Seventeen years ago, Jeezy made one of the boldest claims in rap, uttering to anyone listening that he was the realest in the game.
His street fame and ability to make hustler music led to universal praise and admiration from gangsters and moguls alike. Universally revered for his impact and music, Jeezy’s ability to invoke passionate praise in a time of instant success, reminds us of what authenticity and influence are about. Standing alongside EST Gee earlier this week at the BET Hip Hop Awards to perform the song, “The Realest”, Jeezy once again provided more evidence for his opening statement.
Names like Jeezy, T.I., Gucci Mane and Yo Gotti are synonymous with the trap music era that started after 2001 and bubbled until about 2009. The four horsemen of trap music, their personas and lyrics conveyed the pain and brilliance of the streets and served as a blueprint for musical success for the next generation of southern rappers like EST Gee, The Migos, and more. Out of all those names, though, Jeezy, affectionately referred to as Big Sno, is the only one whose voice brings listeners back to a period in history before social media.
A time when mixtape DJs like DJ Drama could make an artist and a time when fans scurried to purchase physical copies of music. A time when wearing his shirts could lead to school suspensions and a time where opulence and stunting became the norm. We take these things for granted now because that’s the norm, but when Jeezy came on the scene, we hadn’t seen someone comparable since Jay-Z. Since he’s become a part of music, he’s been involved in a range of major events and sometimes beefs, but through it all has maintained his position as one of the top ambassadors of coke rap. Just ask Pusha T.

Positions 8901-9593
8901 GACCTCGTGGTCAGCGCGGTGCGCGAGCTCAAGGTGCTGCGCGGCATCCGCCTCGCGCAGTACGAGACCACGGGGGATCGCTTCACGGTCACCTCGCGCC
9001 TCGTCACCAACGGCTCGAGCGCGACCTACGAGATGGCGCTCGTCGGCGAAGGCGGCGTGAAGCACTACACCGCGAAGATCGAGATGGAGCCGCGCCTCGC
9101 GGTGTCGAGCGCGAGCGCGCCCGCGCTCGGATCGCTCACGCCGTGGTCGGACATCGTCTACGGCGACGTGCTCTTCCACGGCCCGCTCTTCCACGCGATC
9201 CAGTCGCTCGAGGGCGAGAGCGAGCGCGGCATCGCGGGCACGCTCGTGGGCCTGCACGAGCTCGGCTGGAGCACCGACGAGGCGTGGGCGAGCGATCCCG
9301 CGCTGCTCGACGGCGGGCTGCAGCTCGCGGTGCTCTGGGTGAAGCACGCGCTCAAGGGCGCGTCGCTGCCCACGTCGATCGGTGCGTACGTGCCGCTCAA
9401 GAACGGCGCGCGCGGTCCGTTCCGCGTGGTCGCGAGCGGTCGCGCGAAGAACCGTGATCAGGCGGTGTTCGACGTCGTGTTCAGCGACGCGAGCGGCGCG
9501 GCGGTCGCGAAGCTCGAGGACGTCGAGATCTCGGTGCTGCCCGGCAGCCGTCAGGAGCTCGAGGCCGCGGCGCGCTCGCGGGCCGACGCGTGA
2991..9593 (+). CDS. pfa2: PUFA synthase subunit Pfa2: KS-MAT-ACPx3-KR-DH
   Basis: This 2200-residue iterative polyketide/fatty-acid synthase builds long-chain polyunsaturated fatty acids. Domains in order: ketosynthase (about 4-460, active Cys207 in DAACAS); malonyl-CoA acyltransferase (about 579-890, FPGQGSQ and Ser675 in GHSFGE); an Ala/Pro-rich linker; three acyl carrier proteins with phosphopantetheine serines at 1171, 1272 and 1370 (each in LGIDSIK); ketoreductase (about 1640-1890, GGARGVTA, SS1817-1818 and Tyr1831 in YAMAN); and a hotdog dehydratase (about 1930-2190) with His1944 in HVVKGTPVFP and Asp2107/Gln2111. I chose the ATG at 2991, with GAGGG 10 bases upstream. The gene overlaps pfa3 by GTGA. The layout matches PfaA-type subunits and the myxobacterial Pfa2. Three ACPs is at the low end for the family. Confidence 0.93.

Seventeen years ago, Jeezy released his monumental album, Thug Motivation 101, and bottled lightning. The album perfectly captured the energy of the people and locations surrounding him, including the infamous BMF Crew. Backed by BMF and aligned with Jay-Z and Def Jam Records, Jeezy was the most important rapper then, admired by the hustlers, and equally by the music executives who saw the dominance of his project.
Though times have changed, what hasn’t is the level of respect his music creates. In a time where southern MC’s are associated with melody and cadence, Jeezy’s bars remind listeners of just how intricate the street poets are.
“The way I had the block flooded, thought I had a boat (Boat)
I flipped them bricks, I’m talkin’ spicy, I’m the curry G.O.A.T.
Same stove, same kitchen, Granny cook that pork (Woo)
I’m in my auntie Nissan, yeah, I’m on a mission (Mission)
That weight so heavy in the back, it might just need suspension (Woo)
I’m in that kitchen, whippin’ smoother than a Cadillac (‘Llac)
Image aside, Jeezy’s BET Awards performance is a further testament to the power of making music from lived experiences. In fact, seeing him perform his opening bars next to CMG founder Yo Gotti who signed EST Gee to his label is even more confirmation of their importance to the continued success of the culture.